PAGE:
Boxing provides hope in Haiti's Cite Soleil slum | Inquirer Sports

Boxing provides hope in Haiti’s Cite Soleil slum

/ 08:58 PM March 28, 2016

A child (L) plays with a kite beside Route Soleil 9 in the Cite Soleil commune of the Haitian capital, Port-au-Prince, on March 21, 2016. / AFP / HECTOR RETAMAL

A child (L) plays with a kite beside Route Soleil 9 in the Cite Soleil commune of the Haitian capital, Port-au-Prince, on March 21, 2016. / AFP / HECTOR RETAMAL

Thirty youngsters exercise in a concrete yard, sharing four punching bags and a few pairs of gloves: this is boxing practice and it’s what hope looks like for youth in Haiti’s Cite Soleil slum.

“By training 200 children, you save the lives of 200 children,” said Jean-Bernard Belizaire, giving instructions to the group.


“Life is hard here and if they want to fight, they can get rid of their anger with boxing gloves instead of a gun in the street.”


A native of the poorest and most crowded slum in Haiti, Belizaire organizes daily workouts in the small space that includes a 20-square-meter room with no electricity or water. The 26-year-old gets paid nothing for his work.

Never a dollar

“No one gives us a dollar for support or to buy water, we work only with our courage,” said Belizaire, nicknamed Djaul.

In this notorious slum, the largest in the Caribbean, the story of Evens Pierre is the dream of many youth who call it home. Born and raised in the same crowded alleys, he’s now a world-class boxer who lives and trains in Panama.

The Haitian government provides little to nothing for the estimated 200,000 to 400,000 residents of Cite Soleil on the northern fridge the capital.

Despite promises by presidents who have made rare visits over the past 20 years, the shantytown still has no gym.


Charles Elie, 19, has never known the government to provide anything and doesn’t see a reason to complain.

Heroes in Cite Soleil

“Here I have everything I need. In Haiti, there is no state support, the (national boxing) federation helps as much as it can,” said the young national team member in the sweltering training room.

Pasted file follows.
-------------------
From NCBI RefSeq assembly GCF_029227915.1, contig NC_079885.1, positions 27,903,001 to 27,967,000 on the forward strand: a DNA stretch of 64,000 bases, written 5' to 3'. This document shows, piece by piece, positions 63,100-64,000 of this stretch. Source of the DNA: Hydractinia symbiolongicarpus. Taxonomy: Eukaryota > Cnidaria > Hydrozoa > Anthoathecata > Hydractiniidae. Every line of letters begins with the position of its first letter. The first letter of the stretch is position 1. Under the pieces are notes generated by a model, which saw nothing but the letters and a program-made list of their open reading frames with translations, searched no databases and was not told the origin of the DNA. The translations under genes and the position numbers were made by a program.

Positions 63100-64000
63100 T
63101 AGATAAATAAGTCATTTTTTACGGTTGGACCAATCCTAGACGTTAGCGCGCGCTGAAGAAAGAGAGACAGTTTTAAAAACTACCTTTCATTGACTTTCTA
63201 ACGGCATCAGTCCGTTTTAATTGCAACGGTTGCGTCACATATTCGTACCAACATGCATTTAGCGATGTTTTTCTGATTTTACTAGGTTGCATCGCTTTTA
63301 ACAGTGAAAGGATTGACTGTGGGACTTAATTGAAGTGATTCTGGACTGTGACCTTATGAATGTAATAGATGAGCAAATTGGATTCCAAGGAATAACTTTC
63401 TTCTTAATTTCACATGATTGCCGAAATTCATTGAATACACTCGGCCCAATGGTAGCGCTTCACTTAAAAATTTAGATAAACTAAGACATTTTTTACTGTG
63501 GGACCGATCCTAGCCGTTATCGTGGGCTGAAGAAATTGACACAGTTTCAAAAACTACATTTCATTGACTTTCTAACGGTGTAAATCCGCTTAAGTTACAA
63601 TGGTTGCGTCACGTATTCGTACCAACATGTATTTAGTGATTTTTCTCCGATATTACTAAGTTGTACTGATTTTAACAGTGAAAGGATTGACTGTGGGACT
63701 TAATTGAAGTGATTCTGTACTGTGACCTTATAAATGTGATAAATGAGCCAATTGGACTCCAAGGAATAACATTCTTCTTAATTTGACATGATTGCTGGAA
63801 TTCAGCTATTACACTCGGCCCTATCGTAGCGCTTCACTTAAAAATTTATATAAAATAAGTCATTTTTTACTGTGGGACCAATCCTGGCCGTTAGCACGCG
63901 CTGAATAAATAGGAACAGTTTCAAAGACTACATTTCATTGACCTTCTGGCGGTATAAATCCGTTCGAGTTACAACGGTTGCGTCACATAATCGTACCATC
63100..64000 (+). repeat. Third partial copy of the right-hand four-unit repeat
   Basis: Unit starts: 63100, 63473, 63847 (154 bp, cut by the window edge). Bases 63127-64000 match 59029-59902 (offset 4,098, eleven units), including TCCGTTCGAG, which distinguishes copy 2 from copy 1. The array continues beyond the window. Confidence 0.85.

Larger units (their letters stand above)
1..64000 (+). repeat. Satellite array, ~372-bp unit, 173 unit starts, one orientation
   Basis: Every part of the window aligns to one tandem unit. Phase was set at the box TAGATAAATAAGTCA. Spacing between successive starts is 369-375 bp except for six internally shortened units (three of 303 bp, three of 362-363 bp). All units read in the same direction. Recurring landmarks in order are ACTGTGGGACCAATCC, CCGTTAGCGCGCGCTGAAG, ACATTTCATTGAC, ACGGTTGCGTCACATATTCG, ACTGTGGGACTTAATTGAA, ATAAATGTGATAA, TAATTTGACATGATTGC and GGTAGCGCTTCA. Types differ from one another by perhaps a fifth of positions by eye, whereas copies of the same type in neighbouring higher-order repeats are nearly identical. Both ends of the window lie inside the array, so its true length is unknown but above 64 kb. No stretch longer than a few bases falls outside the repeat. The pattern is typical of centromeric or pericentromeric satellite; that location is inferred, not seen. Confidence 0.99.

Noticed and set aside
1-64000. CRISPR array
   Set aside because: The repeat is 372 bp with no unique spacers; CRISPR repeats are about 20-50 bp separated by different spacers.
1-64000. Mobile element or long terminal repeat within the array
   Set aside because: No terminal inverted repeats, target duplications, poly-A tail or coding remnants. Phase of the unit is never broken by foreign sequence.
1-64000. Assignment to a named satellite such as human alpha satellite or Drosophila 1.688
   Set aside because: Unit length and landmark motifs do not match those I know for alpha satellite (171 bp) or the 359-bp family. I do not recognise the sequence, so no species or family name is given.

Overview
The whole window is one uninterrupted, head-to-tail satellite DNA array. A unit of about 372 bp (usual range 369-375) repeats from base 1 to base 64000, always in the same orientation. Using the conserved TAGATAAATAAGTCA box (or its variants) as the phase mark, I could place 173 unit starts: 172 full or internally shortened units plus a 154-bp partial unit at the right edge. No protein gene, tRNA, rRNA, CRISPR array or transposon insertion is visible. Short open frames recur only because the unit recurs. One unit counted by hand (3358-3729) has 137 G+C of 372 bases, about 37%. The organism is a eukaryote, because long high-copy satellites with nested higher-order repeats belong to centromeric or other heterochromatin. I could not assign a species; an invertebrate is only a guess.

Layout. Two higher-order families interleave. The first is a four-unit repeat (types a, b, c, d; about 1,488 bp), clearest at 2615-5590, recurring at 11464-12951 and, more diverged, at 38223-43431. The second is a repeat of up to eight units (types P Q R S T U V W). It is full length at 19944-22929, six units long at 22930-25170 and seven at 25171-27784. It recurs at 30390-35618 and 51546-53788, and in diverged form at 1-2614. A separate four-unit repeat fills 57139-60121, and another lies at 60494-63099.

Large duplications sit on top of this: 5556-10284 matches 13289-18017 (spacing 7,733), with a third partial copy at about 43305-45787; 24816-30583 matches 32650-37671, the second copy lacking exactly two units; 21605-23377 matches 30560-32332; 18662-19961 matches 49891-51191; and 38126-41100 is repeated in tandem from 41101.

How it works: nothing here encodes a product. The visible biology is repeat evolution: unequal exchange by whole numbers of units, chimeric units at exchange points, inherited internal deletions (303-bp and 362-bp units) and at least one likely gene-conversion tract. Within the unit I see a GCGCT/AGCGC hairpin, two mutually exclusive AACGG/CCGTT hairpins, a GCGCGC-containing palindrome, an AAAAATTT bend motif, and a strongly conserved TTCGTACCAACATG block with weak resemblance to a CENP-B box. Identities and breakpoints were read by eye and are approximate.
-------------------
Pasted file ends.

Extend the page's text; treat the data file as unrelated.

“I train because I need to do it. I want to be world champion and give Cite Soleil a hero.”

Pride in their neighborhood is a major motivation for the young boxers.

“Cite Soleil taught me to live. As a ghetto, Cite Soleil taught me to share. There are gangs, yes, but not everyone is part of one, ” Elie said.

Giving young people an alternative to crime is the mission of Sainte-Agnes Maximilien, who is 61 and grew up in Cite Soleil.

“There is a method of connecting with a street child. I do not take his hand, I just talk to him and invite him to come here,” she said. “Later he will come with another friend, and that’s how it works. I would prefer this to them dying in the streets.”

The struggle to survive in Cite Soleil draws many youth to a life of crime.

Back and forth

Thomas Noreille, who co-directed the 2014 documentary “Soley” about the slum’s young boxing hopefuls, saw that reality first-hand.

“Some of them go back and forth between boxing and gangs. The temptation is always there. Instead of having nothing to eat, when you have a weapon there is food to eat and food for the family,” said the Swiss director, who has lived in Haiti for several years.

“I have a huge admiration for them because they are virtuous. Although they are considered delinquents, they are much more honest than most people I know,” Noreille said.

Unfortunately, one of the young boxers featured in the documentary lost his fight against the troubles of the slum, shot to death in Cite Soleil before the filming wrapped.

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“We are still waiting for a gym,” Noreille said. “I’m not saying this will fix all the problems in Haiti but it can really save some lives.”

TAGS: 200, Boxing, Haiti

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